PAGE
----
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Monday, May 4, 2015

Bruce, We Hardly Know You

I suspect that most people's impression of Bruce Jenner derives from his participation in the "reality" series, Keeping Up with the Kardashians. Which is too bad because after he won a gold medal for the decathlon in the 1976 Olympic Games, Jenner was as popular an athlete then as Lebron James is today. After the Olympics, Tony Kornheiser of The New York Times wrote, "Jenner is twirling the nation like a baton. He and wife, Chrystie, are so high up on the pedestal of American heroism, it would take a crane to get them down." In 1976 Jenner was selected as the James E. Sullivan Award as the top amateur athlete in the United States and the Associated Press Male Athlete of the Year. He has been inducted into the Olympic Hall of Fame, United States National Track and Field Hall of Fame, the Connecticut Sports Hall of Fame, the Bay Area Sports Hall of Fame, and the San Jose Sports Hall of Fame.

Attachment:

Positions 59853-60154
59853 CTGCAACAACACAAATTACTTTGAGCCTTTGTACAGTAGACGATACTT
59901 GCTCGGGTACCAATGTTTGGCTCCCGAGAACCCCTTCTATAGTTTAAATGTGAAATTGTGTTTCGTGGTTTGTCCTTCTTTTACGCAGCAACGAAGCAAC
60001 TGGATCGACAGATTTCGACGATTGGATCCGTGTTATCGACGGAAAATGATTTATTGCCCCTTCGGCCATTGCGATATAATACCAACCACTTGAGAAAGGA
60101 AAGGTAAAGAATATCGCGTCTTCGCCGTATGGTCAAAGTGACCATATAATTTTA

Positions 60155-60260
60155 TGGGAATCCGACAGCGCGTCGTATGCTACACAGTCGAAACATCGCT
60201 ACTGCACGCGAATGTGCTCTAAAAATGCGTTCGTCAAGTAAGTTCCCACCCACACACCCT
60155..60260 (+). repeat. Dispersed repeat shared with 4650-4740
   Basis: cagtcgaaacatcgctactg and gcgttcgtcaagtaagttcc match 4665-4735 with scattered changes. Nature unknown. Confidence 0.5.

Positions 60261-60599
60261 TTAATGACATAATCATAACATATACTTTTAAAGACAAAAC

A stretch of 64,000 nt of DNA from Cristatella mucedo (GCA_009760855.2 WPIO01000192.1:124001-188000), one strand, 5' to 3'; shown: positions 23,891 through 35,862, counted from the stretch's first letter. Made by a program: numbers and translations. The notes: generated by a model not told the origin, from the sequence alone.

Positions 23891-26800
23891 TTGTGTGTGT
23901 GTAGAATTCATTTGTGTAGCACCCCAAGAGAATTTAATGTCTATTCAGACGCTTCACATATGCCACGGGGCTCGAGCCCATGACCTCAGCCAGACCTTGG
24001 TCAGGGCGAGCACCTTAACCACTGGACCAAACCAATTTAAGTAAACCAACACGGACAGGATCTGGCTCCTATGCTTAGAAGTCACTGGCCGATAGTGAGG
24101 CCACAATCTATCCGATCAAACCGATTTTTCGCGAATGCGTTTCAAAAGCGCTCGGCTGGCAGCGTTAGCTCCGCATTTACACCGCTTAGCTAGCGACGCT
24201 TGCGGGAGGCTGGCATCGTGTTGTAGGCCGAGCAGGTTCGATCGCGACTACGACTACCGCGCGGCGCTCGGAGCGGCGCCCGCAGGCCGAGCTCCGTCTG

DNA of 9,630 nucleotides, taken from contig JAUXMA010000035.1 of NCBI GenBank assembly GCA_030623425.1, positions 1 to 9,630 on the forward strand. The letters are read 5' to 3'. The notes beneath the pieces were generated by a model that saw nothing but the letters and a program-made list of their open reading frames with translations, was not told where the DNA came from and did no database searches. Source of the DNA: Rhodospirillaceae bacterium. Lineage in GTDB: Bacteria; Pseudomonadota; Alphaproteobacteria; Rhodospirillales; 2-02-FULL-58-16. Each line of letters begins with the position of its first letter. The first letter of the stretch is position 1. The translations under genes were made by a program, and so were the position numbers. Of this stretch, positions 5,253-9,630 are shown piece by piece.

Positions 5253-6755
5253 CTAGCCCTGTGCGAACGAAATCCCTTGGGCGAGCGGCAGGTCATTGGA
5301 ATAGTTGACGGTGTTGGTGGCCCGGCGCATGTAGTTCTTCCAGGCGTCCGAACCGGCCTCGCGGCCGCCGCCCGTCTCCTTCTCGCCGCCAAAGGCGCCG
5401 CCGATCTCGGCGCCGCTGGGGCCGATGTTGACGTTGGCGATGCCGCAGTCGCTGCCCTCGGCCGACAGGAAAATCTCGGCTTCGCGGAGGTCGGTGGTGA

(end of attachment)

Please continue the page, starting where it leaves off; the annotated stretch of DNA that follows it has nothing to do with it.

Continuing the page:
I had the pleasure of hearing him speak in the Fall of 1975. He trained for the 1976 Olympics in the Bay Area where he sold insurance at night and worked out during the day at San Jose City College. He also spoke at local high schools about his quest for the gold medal, which is how I got to hear him. He was, by far, the best motivational speaker I've ever heard, and my family and I became some of his biggest fans that night.

That's the Bruce Jenner I wish people knew today. Unfortunately, I don't think that's the case.

1 comment:

  1. I believe you may be right. Unfortunately, this is the comparison today:
    Wheaties vs. Fruit Loops